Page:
Besides the low-price outlets, Pin's shop also has to compete with big furniture chains, such as Art Van and Gardner White. They sell some of the same grandfather clocks as Roseville Clock, but nobody at the furniture stores can repair the massive time pieces.
Customers have been coming to the store for years and tell their friends about the service the shop offers. Repairmen are called out as far as Port Huron and Ann Arbor to fix broken clocks, Pin said.
That's why Leo Festian of Clinton Township has been bringing his clocks to the store for the past 15 years. He recently brought his mother's antique mantel clock to the store after it fell off a table and the pendulum broke off.
"You're friend or neighbor can't fix it," Festian said. "Department stores can't help you, but they'll sell you a new one."
The mass-merchandising approach of the mega-retailers also creates opportunity for small stores, noted Charlie Owens, Michigan director for the National Federation of Independent Businesses.
"The weakness of big boxes is that they carry standard products," Owens said. "Nothing is specialized."
And that simply won't do for the Rev. Dr. Althea Brown.
Brown hates showing up at an event in the same clothes someone else is wearing, so the 52-year-old Farmington Hills resident bypasses Neiman Marcus, Macy's and other major department stores for Tipper's, a small, independently owned women's clothing boutique in Southfield that sells upscale new and resale fashions such as Armani, St. John, Dana Bachman and Escada.
Brown has been shopping at Tipper's for four years and knows that she'll find exactly what she wants every time she goes in the store. If the outfit isn't there, owner Bobbi Salaam, 54, of Southfield, will contact one of her manufacturers to get the item her customers want. Salaam gives all her customers some kind of discount and will replace any item that gets damaged, even if it's the customer's fault.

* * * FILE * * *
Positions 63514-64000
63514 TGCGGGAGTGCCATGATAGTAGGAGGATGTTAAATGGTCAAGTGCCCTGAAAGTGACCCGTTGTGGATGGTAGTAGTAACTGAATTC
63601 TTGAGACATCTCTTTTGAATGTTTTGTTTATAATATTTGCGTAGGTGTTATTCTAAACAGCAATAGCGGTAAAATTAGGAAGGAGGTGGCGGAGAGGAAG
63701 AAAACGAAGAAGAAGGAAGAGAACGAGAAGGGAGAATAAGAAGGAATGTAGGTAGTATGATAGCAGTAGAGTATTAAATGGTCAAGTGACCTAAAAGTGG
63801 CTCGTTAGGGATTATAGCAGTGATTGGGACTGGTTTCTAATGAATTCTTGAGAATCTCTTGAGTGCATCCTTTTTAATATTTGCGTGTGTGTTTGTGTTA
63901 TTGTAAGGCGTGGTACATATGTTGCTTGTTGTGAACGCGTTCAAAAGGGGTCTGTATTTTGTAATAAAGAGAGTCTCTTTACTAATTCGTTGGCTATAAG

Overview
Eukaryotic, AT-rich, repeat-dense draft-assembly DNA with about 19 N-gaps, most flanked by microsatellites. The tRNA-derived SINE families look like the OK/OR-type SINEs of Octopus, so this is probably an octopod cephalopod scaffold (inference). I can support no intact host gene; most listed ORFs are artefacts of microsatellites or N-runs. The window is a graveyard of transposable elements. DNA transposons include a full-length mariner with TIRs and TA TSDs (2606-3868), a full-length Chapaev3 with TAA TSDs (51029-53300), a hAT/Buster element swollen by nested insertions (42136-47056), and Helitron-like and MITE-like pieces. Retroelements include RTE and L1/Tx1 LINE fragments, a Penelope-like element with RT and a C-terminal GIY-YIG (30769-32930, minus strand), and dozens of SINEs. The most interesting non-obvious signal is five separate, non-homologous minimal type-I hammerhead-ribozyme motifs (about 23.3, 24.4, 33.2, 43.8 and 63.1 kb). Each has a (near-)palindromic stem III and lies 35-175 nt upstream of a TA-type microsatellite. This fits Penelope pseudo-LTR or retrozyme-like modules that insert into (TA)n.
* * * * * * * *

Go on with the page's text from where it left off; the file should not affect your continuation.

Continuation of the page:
"All those things are very important to me," Brown said. "Where else can you get all that?"
That kind of personal service and relationship-building neutralizes the major weapon big retailers wield against small stores -- price.
If Brown has to pay a little bit more, she said she'd do it if she's wearing something unique. "It's worth a few extra dollars if I don't see someone else wearing my outfit," Brown said. "If I like it, cost doesn't matter."
That approach has built Salaam's 14-year-old business to the point where Tipper's grosses $300,000 to $350,000 a year, even as the region's struggling economy forces store closings on some of the big chains.
Salaam's strategy also extends to her location -- there are no malls or big chain stores near Tipper's -- and merchandise. The clientele, which is mostly women 40 years and up, wouldn't find anything in a mall, which caters to the younger generation, or at a department store, where the clothes tend to be trendy and the service isn't all that it could be at a smaller shop.
In addition to her own merchandise, Salaam's boutique shares space with Secret Seconds, a boutique run by Pat Upchurch, 49, of Farmington Hills. Secret Seconds carries resale clothing from size 2 to 26 and new plus-sized fashions.
Between her store and Salaam's business, women can find just about anything they want.
"I think we found a niche," said Upchurch. "I really do believe that was key to our success."
The result is plenty of repeat business, Salaam noted.
"That tells me I'm doing something right."